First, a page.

Nigeria’s forests have become ungoverned spaces, hideouts for criminals – Lalong
The Governor of Plateau State, Simon Lalong, says Nigeria’s forests have become “ungoverned spaces where criminals are using as hideouts to terrorize the people”.
Lalong stated this in a goodwill message he delivered at the Inauguration of Senior Executive Course 43 of the National Institute for Policy and Strategic Studies (NIPSS), Kuru, Plateau State on Monday.
Vice President Yemi Osinbajo officially inaugurated the Senior Executive Course 43.
The Plateau governor, who is also Chairman of Northern Governors Forum, blamed many of the challenges confronting the nation on non-implementation of “brilliant policies” that have been formulated in various sectors of national life.
Welcoming the study theme of Course 43, “Getting Things Done: Strategies for Policy and Programme Implementation in Nigeria”, Lalong urged the institute to focus on it because of its importance to national development.
“It is an uncontestable fact that over the years in Nigeria, numerous brilliant policies have been formulated in different sectors and by different administrations. However, the paradox is that only a fraction of these numerous policies are implemented with many of them either jettisoned, abysmally carried out or left to gather dust in the shelf.
“This has led to a lot of distortions in the process of nation-building where many policies have to be re-casted all over again, implemented half-way or entirely abandoned. In the process, the nation incurs enormous losses in terms of wasted resources, manpower and valuable time.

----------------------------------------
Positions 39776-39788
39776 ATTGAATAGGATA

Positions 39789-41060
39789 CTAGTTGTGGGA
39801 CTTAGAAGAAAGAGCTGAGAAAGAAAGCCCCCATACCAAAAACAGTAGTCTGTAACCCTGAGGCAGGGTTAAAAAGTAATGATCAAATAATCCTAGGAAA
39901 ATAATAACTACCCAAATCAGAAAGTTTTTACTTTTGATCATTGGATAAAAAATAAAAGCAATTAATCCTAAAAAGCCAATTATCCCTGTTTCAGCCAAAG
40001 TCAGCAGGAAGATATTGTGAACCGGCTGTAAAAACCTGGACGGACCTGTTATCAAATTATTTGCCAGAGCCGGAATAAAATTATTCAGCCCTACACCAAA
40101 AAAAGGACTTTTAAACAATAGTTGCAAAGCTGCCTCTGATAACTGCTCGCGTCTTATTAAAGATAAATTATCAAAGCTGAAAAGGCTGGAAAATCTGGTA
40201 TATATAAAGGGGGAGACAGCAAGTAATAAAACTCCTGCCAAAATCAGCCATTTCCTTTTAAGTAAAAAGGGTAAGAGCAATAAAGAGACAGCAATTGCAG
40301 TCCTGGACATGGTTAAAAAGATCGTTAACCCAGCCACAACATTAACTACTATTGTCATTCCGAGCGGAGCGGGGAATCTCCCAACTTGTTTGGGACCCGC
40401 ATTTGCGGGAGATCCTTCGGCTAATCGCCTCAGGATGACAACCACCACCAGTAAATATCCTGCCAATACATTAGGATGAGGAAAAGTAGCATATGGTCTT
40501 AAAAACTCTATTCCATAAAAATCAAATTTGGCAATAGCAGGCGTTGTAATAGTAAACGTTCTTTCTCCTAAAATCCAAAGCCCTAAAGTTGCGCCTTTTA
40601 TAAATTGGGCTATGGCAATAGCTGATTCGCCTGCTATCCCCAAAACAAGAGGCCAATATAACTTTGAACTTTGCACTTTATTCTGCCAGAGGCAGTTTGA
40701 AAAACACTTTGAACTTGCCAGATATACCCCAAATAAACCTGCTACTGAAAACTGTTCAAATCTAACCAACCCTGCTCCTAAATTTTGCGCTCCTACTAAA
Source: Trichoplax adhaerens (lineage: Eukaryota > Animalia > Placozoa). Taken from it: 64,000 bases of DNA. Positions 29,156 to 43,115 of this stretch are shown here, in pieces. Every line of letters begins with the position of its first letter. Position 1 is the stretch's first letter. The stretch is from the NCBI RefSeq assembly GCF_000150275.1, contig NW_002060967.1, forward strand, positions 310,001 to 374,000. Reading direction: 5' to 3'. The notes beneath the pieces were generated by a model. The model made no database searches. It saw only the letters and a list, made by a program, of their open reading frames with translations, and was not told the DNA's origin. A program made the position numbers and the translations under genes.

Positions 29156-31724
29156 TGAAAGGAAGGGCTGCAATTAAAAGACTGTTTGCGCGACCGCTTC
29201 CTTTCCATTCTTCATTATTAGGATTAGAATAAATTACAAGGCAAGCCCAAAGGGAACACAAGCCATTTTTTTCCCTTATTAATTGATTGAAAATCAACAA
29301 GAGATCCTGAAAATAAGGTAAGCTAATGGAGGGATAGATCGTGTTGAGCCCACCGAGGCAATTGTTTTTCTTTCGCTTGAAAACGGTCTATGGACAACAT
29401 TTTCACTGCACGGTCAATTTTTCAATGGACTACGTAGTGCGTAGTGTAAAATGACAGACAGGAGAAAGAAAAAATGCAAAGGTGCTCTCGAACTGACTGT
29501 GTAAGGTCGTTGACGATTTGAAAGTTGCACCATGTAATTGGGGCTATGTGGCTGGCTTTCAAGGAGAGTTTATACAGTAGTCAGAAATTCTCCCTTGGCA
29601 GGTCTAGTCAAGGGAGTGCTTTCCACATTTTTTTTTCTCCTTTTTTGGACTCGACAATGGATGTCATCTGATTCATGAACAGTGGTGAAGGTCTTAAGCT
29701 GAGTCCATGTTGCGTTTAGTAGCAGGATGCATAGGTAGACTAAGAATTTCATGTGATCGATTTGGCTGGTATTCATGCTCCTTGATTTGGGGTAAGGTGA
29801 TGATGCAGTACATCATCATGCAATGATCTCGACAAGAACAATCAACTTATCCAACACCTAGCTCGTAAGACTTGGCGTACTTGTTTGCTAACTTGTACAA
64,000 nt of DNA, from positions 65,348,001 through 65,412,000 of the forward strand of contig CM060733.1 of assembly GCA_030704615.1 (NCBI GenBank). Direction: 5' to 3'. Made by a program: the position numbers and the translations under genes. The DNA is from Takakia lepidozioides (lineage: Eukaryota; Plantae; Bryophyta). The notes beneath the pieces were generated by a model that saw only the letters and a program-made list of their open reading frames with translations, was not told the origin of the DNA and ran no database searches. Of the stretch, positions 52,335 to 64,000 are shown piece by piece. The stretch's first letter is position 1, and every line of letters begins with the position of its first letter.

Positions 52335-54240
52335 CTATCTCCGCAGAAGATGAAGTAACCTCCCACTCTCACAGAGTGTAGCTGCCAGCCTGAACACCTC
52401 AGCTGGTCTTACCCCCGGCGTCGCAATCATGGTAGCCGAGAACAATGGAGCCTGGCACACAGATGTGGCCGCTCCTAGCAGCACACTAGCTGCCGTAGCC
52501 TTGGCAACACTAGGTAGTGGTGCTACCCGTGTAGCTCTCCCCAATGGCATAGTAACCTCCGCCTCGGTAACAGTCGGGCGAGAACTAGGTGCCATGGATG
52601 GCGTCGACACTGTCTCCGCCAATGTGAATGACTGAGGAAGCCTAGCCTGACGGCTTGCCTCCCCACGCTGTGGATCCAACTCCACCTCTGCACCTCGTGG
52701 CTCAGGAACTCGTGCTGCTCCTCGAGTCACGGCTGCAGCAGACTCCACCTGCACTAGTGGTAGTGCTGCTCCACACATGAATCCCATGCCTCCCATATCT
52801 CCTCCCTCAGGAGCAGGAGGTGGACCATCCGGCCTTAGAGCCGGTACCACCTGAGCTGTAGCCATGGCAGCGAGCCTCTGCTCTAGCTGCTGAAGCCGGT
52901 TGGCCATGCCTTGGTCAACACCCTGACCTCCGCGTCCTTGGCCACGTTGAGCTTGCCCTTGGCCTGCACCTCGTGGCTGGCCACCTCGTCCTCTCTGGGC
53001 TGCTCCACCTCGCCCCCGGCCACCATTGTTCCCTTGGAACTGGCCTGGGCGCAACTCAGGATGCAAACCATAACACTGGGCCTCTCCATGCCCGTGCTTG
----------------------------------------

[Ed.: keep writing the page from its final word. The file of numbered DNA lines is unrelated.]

“Corruption, lack of continuity in government policies, inadequate human and material resources, poor leadership programme, sectionalism and ethnic biases and lack of political will are some of the reasons attributed to the lack of effective policy implementation in Nigeria. Such reasons can by no means justify the enormous resources that are wasted and the attendant consequences to the nation.
“Today, some of the challenges we face ranging from insecurity, poverty, illiteracy, climate change, poor transportation, inadequate infrastructure, abuse of power, mistrust and intolerance, lack of adherence to rule of law among others can be traced to the inability to implement policies enunciated at various times.
“For example, in the 50s and 60s, there were policies to administer our forests and its resources where the regions had Ministries of Forestry solely devoted to managing these endowments. Along the line, we lost track and scrapped them such that today, we no longer have such Ministries to focus on many of our vast forests. The result is that they have become ungoverned spaces where criminals are using as hideouts to terrorize the people. The same story is replicated in various sectors of the economy.
“For us to change this trajectory and get things done, we must make a radical shift where policies with timelines will be faithfully adhered to, no matter who is in charge. National aspirations should not be subjected to political, ethnic or religious biases that end up impoverishing all of us. We must look at the larger picture in implementing policies that impact the lives of our people today and in the future. Examples are all over the world for us to learn from,” Lalong said.